"G" is for gridlock

by Bob Nanninga
., I confess.
I do it with countless other people, at least twice a day. I can't help it, I know it's completely selfish of me. Even while I'm doing it I feel cheap and debased. I might as well just come out and say it. I am a long distance, single occupant commuter.
Every morning I join all the other lemmings as we hurl ourselves south on overcrowded ribbons of asphalt. This mass migration gets more perilous every day. Not only are our numbers increasing, it also seems that the current train of thought is "everyone for themselves."
John Donne once said "No man is an island..." He obviously never did southbound 5 at eight in the morning. When will automobiles be seen for what they really are, SCREAMING METAL BOXES, that cost lots and lots of money.
Everywhere you look there are ads telling you to buy the latest and greatest automobile. Television uses sex to sell "sports" cars, prestige to sell luxury cars, and shots of vehicles tearing up the countryside, to sell you vehicles that tear up the countryside.
Now, the trend is to turn your vehicle into a rolling office. Excuse me, but isn't the woman applying mascara, or the man with coffee in one hand and a Egg McMuffinTM in the other bad enough? You know who I'm talking about - the person driving 55 mph in the fast lane, with a phone attached to their head, talking to goddess knows who, while you're trying to get to work in one piece. Call me a Luddite, but I see this as a dangerous development. Gridlock is bad enough, without these people checking out for a quick conference call.
I think this Car Culture thing has gotten way out of hand. It won't be long before everyone will have a car phone, car faxes, and all the rest of the professional paraphernalia that turn gridlock into a money-making venture. Has anyone given thought to what the long term costs are for these commuter comforts? As Southern California continues to grow, traffic continues to slow. The net result of this is more pollution. Idling cars produce carbon monoxide, carbon dioxide, and those ever pleasant complex hydrocarbons we like to call smog. So if cellular phones make gridlock more tolerable, does this mean we accept environmental destruction as a side effect of progress?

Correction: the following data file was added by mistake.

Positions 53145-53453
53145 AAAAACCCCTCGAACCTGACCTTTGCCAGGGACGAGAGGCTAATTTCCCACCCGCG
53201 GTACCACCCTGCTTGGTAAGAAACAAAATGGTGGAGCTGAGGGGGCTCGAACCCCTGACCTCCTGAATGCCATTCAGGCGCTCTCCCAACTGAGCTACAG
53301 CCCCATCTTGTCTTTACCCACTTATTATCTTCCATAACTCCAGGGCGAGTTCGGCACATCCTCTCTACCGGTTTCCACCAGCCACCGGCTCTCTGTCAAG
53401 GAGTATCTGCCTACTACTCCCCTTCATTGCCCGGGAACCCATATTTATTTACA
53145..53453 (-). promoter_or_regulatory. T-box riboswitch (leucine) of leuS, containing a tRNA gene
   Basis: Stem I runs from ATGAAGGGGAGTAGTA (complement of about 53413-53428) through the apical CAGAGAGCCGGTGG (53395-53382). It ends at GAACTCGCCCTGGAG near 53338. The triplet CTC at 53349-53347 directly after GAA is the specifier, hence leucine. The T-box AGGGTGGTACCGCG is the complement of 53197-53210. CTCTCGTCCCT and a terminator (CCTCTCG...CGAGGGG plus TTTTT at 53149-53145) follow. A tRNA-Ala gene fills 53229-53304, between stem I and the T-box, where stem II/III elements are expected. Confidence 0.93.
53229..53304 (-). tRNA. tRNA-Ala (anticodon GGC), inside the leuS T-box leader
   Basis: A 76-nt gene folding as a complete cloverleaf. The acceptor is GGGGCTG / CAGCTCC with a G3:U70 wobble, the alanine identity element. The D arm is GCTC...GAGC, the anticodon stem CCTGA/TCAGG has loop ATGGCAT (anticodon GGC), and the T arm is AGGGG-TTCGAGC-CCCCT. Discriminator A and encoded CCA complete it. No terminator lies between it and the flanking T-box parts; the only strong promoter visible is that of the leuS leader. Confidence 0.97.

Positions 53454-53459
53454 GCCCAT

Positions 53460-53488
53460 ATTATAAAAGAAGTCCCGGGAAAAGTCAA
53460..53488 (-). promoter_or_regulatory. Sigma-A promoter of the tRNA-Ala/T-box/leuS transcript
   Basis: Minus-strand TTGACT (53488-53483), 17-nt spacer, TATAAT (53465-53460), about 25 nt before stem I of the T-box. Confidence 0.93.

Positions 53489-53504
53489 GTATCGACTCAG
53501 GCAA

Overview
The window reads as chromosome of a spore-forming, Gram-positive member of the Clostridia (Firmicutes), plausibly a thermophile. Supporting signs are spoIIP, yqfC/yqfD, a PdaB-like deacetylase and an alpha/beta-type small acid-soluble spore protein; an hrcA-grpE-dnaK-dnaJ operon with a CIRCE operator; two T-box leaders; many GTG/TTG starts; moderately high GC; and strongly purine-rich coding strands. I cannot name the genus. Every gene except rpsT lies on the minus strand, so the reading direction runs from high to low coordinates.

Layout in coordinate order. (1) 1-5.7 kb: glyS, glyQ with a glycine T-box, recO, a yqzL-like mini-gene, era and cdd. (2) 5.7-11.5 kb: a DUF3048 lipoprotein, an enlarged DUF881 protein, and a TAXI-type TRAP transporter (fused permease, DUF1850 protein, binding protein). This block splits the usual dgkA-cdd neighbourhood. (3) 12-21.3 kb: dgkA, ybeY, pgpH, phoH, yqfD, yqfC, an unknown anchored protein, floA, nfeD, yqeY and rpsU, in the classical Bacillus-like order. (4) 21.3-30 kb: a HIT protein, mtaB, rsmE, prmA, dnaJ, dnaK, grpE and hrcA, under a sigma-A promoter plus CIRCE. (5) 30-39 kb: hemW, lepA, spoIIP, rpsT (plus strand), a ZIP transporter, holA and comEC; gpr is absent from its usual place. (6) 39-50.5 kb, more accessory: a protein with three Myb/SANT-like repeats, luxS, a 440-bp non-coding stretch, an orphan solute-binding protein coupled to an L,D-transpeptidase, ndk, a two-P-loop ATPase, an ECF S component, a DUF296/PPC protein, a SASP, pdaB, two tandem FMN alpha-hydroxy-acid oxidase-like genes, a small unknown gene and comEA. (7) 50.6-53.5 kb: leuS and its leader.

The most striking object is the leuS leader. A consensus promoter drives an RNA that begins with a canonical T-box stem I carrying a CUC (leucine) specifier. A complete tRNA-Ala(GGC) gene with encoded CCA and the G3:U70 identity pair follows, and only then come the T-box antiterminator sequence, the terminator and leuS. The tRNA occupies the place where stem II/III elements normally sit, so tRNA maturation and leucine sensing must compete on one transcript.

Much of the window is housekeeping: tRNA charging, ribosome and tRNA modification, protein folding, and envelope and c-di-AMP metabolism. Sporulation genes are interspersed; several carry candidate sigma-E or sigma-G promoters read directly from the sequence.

Instead of preparing for the long haul on standstill freeways, it seems to make more sense to progress past this mode of transportation that is literally choking our planet with "car farts." Auto emissions are just the icing on the cake. When we add in all the damage we do to the planet just to get a car on the road, one starts to realize that automobiles are far from convenient. Mining for metals, draining the biosphere for fossil fuels, oil spills, and the toxic production of plastics and other synthetics add up to a big eco-burden.
If you're wondering what the point is to all this, and what one person can do. The answer is simple: change. After commuting from Encinitas to Downtown San Diego for three months, I decided to abandon my fellow lemmings. In order to save myself time, money and stress, I have rented an apartment three blocks from work. Walking distance. This apartment is stategically located. All one has to do is walk to the nearby bus or trolley stop, and ta-da, there you are.
More important than the money saved, is the part I'll be doing to protect and restore the environment. By quitting the commute, I'm saying I won't accept holes in the ozone, disasterous oil policies that create Desert Storms and oil spills, or the destruction of wild space to ease congestion. Bumper stickers do not an environmentalist make. It is time we walked away from these destructive metal boxes, and demanded alternative forms of transportation. Or better yet, maybe we should just slow down, stay close to home and start to heal our planet.
Sooner or later Americans will have to decide if they are enjoying life in the fast lane (which now averages about 30 MPH). If by chance they decide they like the road to nowhere, then I say everybody get a cellular phone, so while we are sitting in gridlock we can reach out and touch someone. The Number? 911.

Robert Nanninga is an independent video producer and an active member of the Green and environmental community.